Editore"s Note
Tilting at Windmills

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January 19, 2010

LUCY, CHARLIE BROWN, AND THE BIPARTISAN FOOTBALL.... This notion, which I suspect we're about to hear a whole lot of, strikes me as wildly misguided.

The narrower majority will force more White House engagement with Republicans, which could actually help restore a bit of the post-partisan image that was a fundamental ingredient of his appeal to voters.

"Now everything that gets done in the Senate will have the imprimatur of bipartisanship," another administration official said. "The benefits of that will accrue to the president and the Democratic Senate. It adds to the pressure on Republicans to participate in the process in a meaningful way, which so far they have refused to do."

This is a great idea, isn't it? All the White House and Democratic congressional leaders have to do is continue to work on their policy agenda, while reaching out in good faith to earn support from congressional Republicans. Bills will start passing with bipartisan support; the public will be impressed; David Broder will start dancing in front of the Washington Post building; a season of goodwill and comity will bloom on Capitol Hill; and Lucy really will let Charlie Brown kick the ball.

Or maybe not.

Look, much of the political landscape has changed over the last year, but if there's one thing that's been consistent throughout, it's that congressional Republicans aren't interested in working with Democrats on bipartisan policy solutions. Boehner, McConnell, Cantor, & Co. have a list of priorities -- destroy the Obama presidency, block the legislative process by any means necessary, undermine confidence in American leaders and institutions, rally the right-wing base -- but "getting things done" isn't on it.

Will that change after Scott Brown's victory in Massachusetts? The only rational expectation is that the scorched-earth strategy of the last year will get worse -- they'll be less interested in "participating in the process in a meaningful way" when they smell blood in the water and have the votes to filibuster literally everything.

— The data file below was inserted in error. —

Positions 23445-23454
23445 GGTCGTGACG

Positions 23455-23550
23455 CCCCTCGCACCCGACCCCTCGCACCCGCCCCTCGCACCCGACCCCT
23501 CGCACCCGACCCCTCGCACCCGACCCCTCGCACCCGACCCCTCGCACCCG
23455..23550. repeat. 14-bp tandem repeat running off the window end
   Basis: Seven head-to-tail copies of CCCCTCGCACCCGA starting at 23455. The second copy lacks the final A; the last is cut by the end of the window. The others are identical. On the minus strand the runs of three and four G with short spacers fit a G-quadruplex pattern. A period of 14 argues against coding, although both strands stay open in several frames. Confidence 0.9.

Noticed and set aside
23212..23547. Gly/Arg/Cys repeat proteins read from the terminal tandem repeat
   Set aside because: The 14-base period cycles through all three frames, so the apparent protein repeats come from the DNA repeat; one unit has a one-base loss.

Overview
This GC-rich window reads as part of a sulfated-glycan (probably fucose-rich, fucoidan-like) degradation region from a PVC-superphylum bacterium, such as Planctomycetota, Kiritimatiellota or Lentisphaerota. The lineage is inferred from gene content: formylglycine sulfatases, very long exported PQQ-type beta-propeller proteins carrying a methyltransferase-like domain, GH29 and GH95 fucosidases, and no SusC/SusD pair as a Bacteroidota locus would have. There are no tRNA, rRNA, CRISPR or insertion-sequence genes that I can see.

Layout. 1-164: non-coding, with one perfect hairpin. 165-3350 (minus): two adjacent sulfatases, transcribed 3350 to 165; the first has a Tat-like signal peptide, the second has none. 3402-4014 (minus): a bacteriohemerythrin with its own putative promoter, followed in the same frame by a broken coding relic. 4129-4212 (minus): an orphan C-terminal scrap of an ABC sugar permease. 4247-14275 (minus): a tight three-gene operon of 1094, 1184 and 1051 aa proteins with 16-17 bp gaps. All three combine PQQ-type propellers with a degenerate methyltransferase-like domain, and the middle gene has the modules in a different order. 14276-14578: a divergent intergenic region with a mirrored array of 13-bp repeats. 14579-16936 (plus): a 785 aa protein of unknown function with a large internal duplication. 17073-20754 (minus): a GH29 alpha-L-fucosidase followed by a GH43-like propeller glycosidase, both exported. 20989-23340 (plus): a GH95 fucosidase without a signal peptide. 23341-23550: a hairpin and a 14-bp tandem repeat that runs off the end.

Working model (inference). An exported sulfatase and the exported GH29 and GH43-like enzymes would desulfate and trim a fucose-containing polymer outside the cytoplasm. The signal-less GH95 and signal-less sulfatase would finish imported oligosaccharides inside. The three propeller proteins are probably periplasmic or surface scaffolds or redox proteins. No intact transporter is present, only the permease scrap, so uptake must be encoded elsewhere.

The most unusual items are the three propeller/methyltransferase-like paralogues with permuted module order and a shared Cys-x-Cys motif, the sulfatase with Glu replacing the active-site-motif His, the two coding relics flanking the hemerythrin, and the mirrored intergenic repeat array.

The Republican establishment no doubt realizes that, as the midterms approach, there will be two competing messages:

* GOP: Dems ran Congress, pushed liberal ideas, and couldn't deliver.

* Dem: The "Party of No" wouldn't let us govern. Maybe, with a few more votes, if Ben Nelson and Joe Lieberman don't mind, things will get better.

If Republicans have to choose between this message match-up and working with Dems on bipartisan problem-solving, the choice has already been made. Hoping for a different outcome is unrealistic.

Steve Benen 12:40 PM Permalink | Trackbacks | Comments (61)

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Comments

Which idiot was that "administration official"?

Posted by: royalblue_tom on January 19, 2010 at 12:45 PM | PERMALINK

If the administration really believe this, I've abandoned all hope.

Posted by: Terri on January 19, 2010 at 12:49 PM | PERMALINK

Terri speaks for me as well.

Posted by: susan on January 19, 2010 at 12:51 PM | PERMALINK

If Brown wins nothing will happen in the next three years at least.

Healthcare Reform - Gone
DADT repeal - Gone
Cap and trade - Gone
Banking Regulation - Gone
Jobs Bill - Gone
Education reform - Gone

Republicans run on the idea that government does not work and do everything in their power to prove it.

Say hello to Palin in 2012 MA Democrats.

Say hello to 3rd world status middle America.

Posted by: thorin-1 on January 19, 2010 at 12:52 PM | PERMALINK

The super-secret undercover WH staffer whose only job is feed Politico.com bullshit quotes.

Posted by: inkadu on January 19, 2010 at 12:52 PM | PERMALINK

This country desperately needs a viable second party.

Posted by: thorin-1 on January 19, 2010 at 12:54 PM | PERMALINK

"Will that change after Scott Brown's victory in Massachusetts?"

The certainty with which everyone is talking about a Scott Brown victory is disturbing - shouldn't we be using "if Scott Brown wins" to encourage everyone in MA to vote and change this?

It's not over yet and I don't want those who are planning to vote in MA to be discouraged that the race is already decided.

Posted by: MikeinDC on January 19, 2010 at 12:56 PM | PERMALINK

Actually, the only good that can come of a Rep. victory in Mass. is a restoration of majority rule. The US constitution only requires a majority to pass a bill. This nonsense about 60 votes is a sham. I'm sure there are many ways to circumvent the filibuster. A little creativity now will prevent future problems. Of course, some of our statesmen may not want to push too hard. They might have to take a stand.
By the way, I think that the President is doing a fine job.

Posted by: hornblower on January 19, 2010 at 12:56 PM | PERMALINK

Jeebus. The idiocy is astounding. A Brown victory is an invite for the GOP to go Defcon 4 in obstructionism.